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Peter Kun Frary, Professor of Music, UH Leeward
The woods used in the construction of musical instruments are called tone woods. The guitar's value and quality are strongly influenced by the manufacturer's choice of tone woods.
The soundboard is the most vital component because it vibrates to create the guitar's sonic personality. Soundboards in better guitars are made from solid spruce or cedar, soft woods that vibrate easily. As a solid wood soundboard is played over months, even years, it grows in beauty of tone and volume, i.e., it breaks in.
Veneer or ply soundboards are less resonate than solid wood and don't break in. However, veneer is considerably stronger than solid wood and thus makes a good choice for children or outdoor use. Moreover, a quality veneer top will sound better than a poorly made solid top. Nevertheless, design and construction quality being equal, solid wood sounds better than veneer.
Cedar Top Takamine ETN40C Cedar has straight grain and a medium brown color
Spruce Top Takamine EG511SSC Dreadnought Spruce has straight grain and a light yellow to amber color
Back & Sides
The back and sides, constructed of hardwood, provide structural support for the soundboard and neck. They also form a resonating chamber; that is, they amplify the sounds from the strings and soundboard. Rosewood is traditionally used for backs and sides.
Softer hardwoods such as nato, mahogany, walnut, koa and maple are excellent and are often less expensive than rosewood. These hardwoods are common on steel-string guitars whereas classical designs are predominately rosewood.
Hardwood veneers are often used in the back and sides of guitars costing under $1000. Hardwood veneers have 95% of the musical properties of solid hardwood but are stronger, less prone to cracking and relatively inexpensive. Nevertheless, if you can afford it, a well designed and constructed solid wood guitar offers the ultimate tone.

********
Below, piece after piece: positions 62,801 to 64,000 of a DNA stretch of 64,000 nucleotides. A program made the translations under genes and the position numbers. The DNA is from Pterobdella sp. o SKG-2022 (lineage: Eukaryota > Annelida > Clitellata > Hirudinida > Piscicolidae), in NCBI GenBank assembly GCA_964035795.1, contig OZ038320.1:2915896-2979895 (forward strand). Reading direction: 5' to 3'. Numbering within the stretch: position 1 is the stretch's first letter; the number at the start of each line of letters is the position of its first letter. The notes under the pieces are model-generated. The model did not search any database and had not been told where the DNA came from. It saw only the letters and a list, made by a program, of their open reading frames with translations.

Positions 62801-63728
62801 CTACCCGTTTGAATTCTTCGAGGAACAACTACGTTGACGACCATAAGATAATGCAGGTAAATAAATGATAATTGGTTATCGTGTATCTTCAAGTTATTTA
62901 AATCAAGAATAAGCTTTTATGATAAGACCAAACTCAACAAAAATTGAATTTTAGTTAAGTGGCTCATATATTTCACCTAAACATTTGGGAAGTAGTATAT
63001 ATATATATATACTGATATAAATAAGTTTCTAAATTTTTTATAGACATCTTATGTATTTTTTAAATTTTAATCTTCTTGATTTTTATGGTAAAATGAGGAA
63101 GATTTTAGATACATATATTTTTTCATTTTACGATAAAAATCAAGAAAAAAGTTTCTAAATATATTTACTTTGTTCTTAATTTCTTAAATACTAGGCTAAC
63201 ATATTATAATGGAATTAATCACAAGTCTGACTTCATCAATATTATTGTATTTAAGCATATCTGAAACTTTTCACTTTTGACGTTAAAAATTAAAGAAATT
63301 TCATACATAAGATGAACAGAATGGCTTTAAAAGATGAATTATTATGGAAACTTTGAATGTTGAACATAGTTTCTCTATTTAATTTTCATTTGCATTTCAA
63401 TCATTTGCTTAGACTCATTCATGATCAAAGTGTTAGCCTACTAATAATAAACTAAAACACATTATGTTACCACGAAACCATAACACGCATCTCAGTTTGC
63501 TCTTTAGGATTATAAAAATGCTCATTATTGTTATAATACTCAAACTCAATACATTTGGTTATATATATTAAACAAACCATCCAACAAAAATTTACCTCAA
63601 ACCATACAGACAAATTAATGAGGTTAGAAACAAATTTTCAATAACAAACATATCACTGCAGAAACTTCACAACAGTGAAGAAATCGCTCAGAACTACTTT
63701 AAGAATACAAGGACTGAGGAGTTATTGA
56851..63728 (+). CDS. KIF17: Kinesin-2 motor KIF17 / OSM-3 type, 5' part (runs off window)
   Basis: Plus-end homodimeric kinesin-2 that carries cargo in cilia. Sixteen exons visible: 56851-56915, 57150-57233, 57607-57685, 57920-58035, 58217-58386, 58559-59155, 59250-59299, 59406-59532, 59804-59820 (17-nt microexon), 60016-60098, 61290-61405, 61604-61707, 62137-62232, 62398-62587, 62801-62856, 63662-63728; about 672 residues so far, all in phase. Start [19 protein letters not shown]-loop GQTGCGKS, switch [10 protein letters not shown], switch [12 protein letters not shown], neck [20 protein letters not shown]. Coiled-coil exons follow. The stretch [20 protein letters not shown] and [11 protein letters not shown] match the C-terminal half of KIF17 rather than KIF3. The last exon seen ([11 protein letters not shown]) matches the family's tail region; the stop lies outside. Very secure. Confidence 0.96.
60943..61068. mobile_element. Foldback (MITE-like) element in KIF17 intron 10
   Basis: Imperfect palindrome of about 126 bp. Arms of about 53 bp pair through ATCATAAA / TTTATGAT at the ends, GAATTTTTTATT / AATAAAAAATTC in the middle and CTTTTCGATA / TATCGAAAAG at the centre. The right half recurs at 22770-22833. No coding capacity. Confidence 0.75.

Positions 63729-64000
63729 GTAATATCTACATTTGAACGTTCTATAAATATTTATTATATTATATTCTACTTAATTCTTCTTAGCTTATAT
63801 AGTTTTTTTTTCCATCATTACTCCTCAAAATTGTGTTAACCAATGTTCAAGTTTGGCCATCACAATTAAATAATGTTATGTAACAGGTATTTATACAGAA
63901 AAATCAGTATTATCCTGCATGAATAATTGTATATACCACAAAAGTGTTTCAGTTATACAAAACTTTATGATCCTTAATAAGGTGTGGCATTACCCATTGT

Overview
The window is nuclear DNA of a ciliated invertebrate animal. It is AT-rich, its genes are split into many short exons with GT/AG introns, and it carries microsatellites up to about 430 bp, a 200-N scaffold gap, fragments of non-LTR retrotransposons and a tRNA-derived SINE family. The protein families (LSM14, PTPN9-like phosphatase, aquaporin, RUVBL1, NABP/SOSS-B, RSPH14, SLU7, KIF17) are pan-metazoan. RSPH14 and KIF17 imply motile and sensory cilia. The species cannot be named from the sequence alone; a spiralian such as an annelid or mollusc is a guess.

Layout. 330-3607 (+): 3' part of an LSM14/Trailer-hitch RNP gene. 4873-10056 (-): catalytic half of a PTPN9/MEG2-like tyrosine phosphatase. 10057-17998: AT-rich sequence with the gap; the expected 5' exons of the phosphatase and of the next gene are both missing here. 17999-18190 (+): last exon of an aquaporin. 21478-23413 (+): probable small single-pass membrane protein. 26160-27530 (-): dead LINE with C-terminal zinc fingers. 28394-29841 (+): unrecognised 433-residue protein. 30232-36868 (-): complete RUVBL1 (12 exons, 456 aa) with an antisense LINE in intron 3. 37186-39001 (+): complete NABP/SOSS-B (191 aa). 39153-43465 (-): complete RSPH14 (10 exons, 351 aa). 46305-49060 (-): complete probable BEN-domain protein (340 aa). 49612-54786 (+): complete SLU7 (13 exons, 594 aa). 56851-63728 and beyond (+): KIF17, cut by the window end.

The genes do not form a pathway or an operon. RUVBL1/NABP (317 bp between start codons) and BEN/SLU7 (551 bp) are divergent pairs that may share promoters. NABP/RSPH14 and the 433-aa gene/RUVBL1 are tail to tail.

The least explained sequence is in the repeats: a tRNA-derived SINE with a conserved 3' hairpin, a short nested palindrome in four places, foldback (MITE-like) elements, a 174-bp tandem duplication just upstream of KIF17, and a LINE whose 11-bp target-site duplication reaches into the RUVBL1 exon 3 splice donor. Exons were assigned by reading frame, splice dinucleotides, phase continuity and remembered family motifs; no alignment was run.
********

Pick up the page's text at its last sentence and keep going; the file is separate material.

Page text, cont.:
Back & Sides Takamine ENT40C NEX with Sapele back & sides. Sapele is a variety of farmed mahogany • Middle: Takamine EG544CK NEX with Hawaiian Koa back & sides • Bottom: Takamine EG128SC with Indian Rosewood back & sides.
Necks & Fingerboards
Necks are primarily constructed of mahogany, but other hardwoods such as maple or nato may be used. Fingerboards take a beating and thus are made from dense hardwoods such as ebony or rosewood. Ebony is preferred due to its durability and stiffness but is normally found in guitars costing over $1000, e.g., Hirade H5. Rosewood fingerboards are the norm in mid-priced instruments, e.g., Takamine C132S. Nato, veneer or soft woods are used in fingerboards of budget guitars.
Ebony Fingerboard • Takamine LTD2012C
Wood Choice Influences Sound
The choice of wood is not just about beauty or durability. Each type of wood has a unique sonic signature. Cedar soundboards take six months to a year to break in and sound relatively dark and robust. Moreover, they are more forgiving of sloppy right-hand technique than spruce. In contrast, spruce soundboards take several years to break in and offer more clarity than cedar, but less warmth. Is one better than the other? Nope. It's all about choosing the soundboard that fits your technique and taste.
The density of the hardwood used in the back and sides also influences timbre. Dense hardwoods, e.g., rosewood, produce the darkest timbre. Softer hardwoods, e.g., maple, koa, walnut or mahogany, have a brighter timbre.
The combination of tone woods also influences timbre. Spruce and cedar sound boards are traditionally coupled with rosewood back and sides, yielding a balanced timbre. A spruce soundboard and soft hardwood back and sides--e.g., maple or mahogany--yields the brightest sound. A cedar top and soft hardwood back and sides--e.g., koa or walnut--yields a full-bodied voice with a touch of crispiness.
©Copyright 1998-2012 by Peter Kun Frary • All rights reserved
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